Walkers

walker

Photo Credit: Performance Health

As the name states, walkers are another type of walking assistance aid. They are the next step up from canes in terms of support level. Walkers can have wheels, rubber tips, or tennis balls to help with traction and movement on the floor. 

Walkers are best for people who need stability but have trouble lifting a cane or staying balanced while standing up. They are also good for people who sometimes experience periods of dizziness or confusion. Keep in mind that users need to have decent upper-body mobility to maneuver a walker. 

Studies have shown that being an early adopter of a walker can significantly lower the chance of a fall. So while some seniors may be reluctant to use walkers, these tools can majorly improve their independence in the long run.

 

Rollators

rollator

Photo Credit: Simply Medical

Rollators are another type of mobility aid specifically for walking assistance. Rollators are wheeled walkers that also have seats and hand brakes. These devices are best for people who need to sit down and rest frequently, or for those who have difficulty walking longer distances.

Rollators are often easier to maneuver than walkers and usually provide the user with more speed. But, they may not be best for people with severe balance issues, as traditional walkers provide more traction.

 

Manual Wheelchairs

wheelchair

Photo Credit: Amazon

Wheelchairs are mobility devices that have four wheels — two large and two small — and a seat with a backrest. They are common mobility aids for people who are unable to walk on their own, but still have some upper body strength to turn the wheels. They come in a variety of shapes, styles, and sizes to suit different users’ preferences and needs.

Since manual wheelchairs do require some upper body strength to operate, assistance pushing the wheelchair might be needed from a family member, friend, or caregiver. However, manual wheelchairs are a relatively affordable option, especially when compared to power wheelchairs. They are also usually more lightweight and easier to maintain.

 

Power Wheelchairs

power wheelchair

Photo Credit: Mobility Works

Power wheelchairs are battery-powered wheelchairs with six wheels for added stability. They are a great mobility option for people who do not have the upper body strength to maneuver a manual wheelchair, or do not have a regular caregiver to help them. Because of this, they offer more independence and autonomy than a regular wheelchair.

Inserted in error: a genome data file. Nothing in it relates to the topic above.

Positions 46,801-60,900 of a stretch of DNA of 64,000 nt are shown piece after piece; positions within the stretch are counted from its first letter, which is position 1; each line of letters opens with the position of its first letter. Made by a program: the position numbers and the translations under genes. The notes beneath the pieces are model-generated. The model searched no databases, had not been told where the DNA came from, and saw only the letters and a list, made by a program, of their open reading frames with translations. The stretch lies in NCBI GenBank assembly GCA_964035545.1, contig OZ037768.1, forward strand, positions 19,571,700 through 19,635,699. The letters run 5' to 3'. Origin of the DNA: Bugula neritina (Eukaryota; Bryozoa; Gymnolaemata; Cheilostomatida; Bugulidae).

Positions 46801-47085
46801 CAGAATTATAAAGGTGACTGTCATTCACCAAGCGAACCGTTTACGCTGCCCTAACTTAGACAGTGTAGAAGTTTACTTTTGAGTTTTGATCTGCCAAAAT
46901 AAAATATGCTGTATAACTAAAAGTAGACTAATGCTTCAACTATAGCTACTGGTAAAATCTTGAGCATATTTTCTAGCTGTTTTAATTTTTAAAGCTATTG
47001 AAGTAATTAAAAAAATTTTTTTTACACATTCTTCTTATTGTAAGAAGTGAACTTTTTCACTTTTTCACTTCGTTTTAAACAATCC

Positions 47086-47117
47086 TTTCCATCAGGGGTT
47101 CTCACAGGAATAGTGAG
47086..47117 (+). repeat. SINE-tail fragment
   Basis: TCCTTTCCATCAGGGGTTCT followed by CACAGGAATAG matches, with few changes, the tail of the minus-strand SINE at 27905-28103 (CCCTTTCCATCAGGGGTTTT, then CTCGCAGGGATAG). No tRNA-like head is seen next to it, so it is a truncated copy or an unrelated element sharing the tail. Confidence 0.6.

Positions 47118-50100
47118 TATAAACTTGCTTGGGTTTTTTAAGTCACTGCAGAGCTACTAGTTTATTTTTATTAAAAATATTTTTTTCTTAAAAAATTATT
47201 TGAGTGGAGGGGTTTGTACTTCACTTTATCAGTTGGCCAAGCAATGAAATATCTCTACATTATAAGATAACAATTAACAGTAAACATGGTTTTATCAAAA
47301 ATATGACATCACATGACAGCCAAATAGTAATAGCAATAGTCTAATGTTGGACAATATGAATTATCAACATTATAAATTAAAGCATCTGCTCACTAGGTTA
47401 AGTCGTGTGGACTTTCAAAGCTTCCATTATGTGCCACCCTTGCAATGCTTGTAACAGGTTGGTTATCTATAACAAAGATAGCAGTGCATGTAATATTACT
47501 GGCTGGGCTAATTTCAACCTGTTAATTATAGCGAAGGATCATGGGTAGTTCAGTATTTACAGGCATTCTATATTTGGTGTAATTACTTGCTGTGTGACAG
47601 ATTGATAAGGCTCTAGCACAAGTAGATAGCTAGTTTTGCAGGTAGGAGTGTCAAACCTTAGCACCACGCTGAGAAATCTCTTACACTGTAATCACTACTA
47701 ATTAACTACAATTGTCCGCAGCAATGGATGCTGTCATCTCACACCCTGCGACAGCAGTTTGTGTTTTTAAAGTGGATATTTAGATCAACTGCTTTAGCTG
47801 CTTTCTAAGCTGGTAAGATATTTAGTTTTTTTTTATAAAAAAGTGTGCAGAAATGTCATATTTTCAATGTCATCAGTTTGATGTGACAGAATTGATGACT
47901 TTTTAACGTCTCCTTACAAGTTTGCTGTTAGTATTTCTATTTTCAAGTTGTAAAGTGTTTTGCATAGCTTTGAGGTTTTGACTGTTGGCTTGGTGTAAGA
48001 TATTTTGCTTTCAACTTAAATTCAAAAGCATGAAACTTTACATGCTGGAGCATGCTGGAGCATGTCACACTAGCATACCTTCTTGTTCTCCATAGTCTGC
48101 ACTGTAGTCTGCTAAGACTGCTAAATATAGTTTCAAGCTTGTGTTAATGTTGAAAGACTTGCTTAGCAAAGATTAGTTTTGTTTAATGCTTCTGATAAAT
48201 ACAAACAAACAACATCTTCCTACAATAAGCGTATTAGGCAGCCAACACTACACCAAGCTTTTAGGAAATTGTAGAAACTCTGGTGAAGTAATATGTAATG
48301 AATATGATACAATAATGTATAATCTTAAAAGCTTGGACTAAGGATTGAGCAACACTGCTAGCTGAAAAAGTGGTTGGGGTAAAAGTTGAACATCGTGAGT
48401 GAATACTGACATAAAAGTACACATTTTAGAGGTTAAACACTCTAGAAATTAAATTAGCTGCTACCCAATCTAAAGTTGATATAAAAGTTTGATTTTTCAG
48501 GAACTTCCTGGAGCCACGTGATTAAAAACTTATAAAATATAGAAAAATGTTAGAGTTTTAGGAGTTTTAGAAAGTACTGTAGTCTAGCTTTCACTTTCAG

Power wheelchairs can be used indoors or outdoors. Varieties exist with tighter turn radiuses and are designed specifically for use in the home. Others are designed to be more heavy-duty and suited for different terrains.

Note that while they offer a higher level of support, power wheelchairs are a more costly option than standard wheelchairs or other mobility devices. 

 

Power Scooters

power scooter

Photo Credit: Top Mobility

Power scooters, also called electric mobility scooters, are electronically-powered chairs that users can drive around. They are similar to wheelchairs but are built like a motor scooter. Power scooters are ideal for people who have limited strength and trouble walking long distances, but still have some upper body mobility and upright posture. 

Scooters can cover a larger range of terrain than power wheelchairs, but they do have a wider turning radius. Because of their larger size and trouble in tight areas, power scooters might not be best for seniors who need mobility assistance at home. Instead, they are more ideal for usage outdoors, in public places, or in senior living communities with wide hallways and large rooms. 

How Much Do Mobility Aids Cost?

old woman on power scooter